Systematic screening by the universities and research institutions isolates efficient strains of
these organisms. They are then carefully preserved after assigning specific number. The
biofertilizers producer obtains these strains, multiplies them in stages, mixes with a carrier like
lignite and distributes to the consumer.
Some soil organisms, notably the bacteria and fungi possess the ability to bring insoluble
phosphate present in the soil into soluble forms by secreting organic acid. These acids lower the
pH and bring about the dissolution of bound phosphate for the plants to take up. They are then sub
cultured using the respective slant medium and the details, are marked on the tubes.
A lapful of subculture is transferred in a sterile atmosphere to the sterilized medium prepared
in 500ml flask and kept in rotary shaker for multiplication. It takes 4-6 days to reach the maximum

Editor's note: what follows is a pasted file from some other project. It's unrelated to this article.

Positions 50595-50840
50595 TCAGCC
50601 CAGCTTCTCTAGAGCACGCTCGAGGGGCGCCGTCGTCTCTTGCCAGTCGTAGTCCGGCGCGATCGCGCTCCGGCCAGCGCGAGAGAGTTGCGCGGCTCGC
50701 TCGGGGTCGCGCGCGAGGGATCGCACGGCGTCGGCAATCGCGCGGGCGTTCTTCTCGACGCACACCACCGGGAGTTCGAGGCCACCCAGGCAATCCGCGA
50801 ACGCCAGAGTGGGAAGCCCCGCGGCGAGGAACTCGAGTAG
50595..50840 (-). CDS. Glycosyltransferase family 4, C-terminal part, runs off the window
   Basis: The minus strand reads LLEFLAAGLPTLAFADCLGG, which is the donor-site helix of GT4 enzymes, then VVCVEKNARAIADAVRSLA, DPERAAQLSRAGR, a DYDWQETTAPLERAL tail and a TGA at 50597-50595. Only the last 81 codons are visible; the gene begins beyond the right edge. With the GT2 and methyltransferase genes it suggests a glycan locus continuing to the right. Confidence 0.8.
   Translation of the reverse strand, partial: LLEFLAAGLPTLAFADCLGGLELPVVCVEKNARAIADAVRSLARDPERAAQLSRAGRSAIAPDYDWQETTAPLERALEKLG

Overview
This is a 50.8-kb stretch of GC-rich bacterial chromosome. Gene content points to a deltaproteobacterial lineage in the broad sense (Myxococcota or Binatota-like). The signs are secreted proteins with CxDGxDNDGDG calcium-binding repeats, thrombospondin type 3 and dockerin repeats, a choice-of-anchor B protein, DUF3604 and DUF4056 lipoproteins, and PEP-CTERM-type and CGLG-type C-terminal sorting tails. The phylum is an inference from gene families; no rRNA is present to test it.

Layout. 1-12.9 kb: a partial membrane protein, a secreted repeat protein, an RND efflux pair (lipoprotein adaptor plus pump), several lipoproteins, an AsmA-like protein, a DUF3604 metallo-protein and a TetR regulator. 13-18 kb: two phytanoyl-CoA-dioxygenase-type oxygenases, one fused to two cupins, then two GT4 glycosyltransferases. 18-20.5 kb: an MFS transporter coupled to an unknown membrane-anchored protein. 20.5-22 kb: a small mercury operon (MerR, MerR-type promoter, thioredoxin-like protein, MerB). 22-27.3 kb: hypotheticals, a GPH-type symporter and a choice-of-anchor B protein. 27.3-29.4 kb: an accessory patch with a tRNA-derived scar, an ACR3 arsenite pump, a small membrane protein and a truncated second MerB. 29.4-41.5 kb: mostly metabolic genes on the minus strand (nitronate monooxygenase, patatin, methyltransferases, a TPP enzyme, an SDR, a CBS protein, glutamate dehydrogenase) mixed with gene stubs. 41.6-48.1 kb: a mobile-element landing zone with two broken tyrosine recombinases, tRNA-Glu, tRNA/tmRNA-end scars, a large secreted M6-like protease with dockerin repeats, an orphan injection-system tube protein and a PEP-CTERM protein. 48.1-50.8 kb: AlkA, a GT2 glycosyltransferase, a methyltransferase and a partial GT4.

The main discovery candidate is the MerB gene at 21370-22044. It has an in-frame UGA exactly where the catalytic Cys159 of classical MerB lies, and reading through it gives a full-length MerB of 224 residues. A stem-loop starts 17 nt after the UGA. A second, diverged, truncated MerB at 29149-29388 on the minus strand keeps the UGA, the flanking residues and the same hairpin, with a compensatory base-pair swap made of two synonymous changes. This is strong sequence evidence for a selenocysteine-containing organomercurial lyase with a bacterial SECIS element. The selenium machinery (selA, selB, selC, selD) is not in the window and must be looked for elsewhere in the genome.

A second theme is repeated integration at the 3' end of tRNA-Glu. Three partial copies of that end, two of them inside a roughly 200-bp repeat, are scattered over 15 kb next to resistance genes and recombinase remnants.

population level.
The flask culture is then transferred to bottles containing sterile medium and kept on shaker. It
takes 4-6 days to reach maximum population.
Preparation of fermentors:
Fermentor is employed for producing large volume of broth. Any chance introduction of other
organisms may also lead to large multiplication of these organisms. Hence, it is necessary that
utmost care be taken to prevent such a possibility. The following steps achieve this:
 After the discharge of broth the fermentor is filled with H2O, agitated for 10 minutes, and
drained out fully.
 The fermentor is again filled with H2O and sterilized using steam at 121˚C temperature, 15-psi
pressure for 1 hour and the control drained out.
 After charging the medium, the medium is sterilized using steam as 121˚C temperature, 15-psi
pressure for 1 hour.
 The contents are then cooled by circulating cold H2O (service H2O) to a temperature of <40˚C
The bottle culture after optimum growth are transferred to the sterilize medium in the
fermentor. Immediately the details like charge number, strain, time of inoculation are written and
tagged on to the fermentor. An inoculum load of 5 to 10% is adequate. The contents are agitated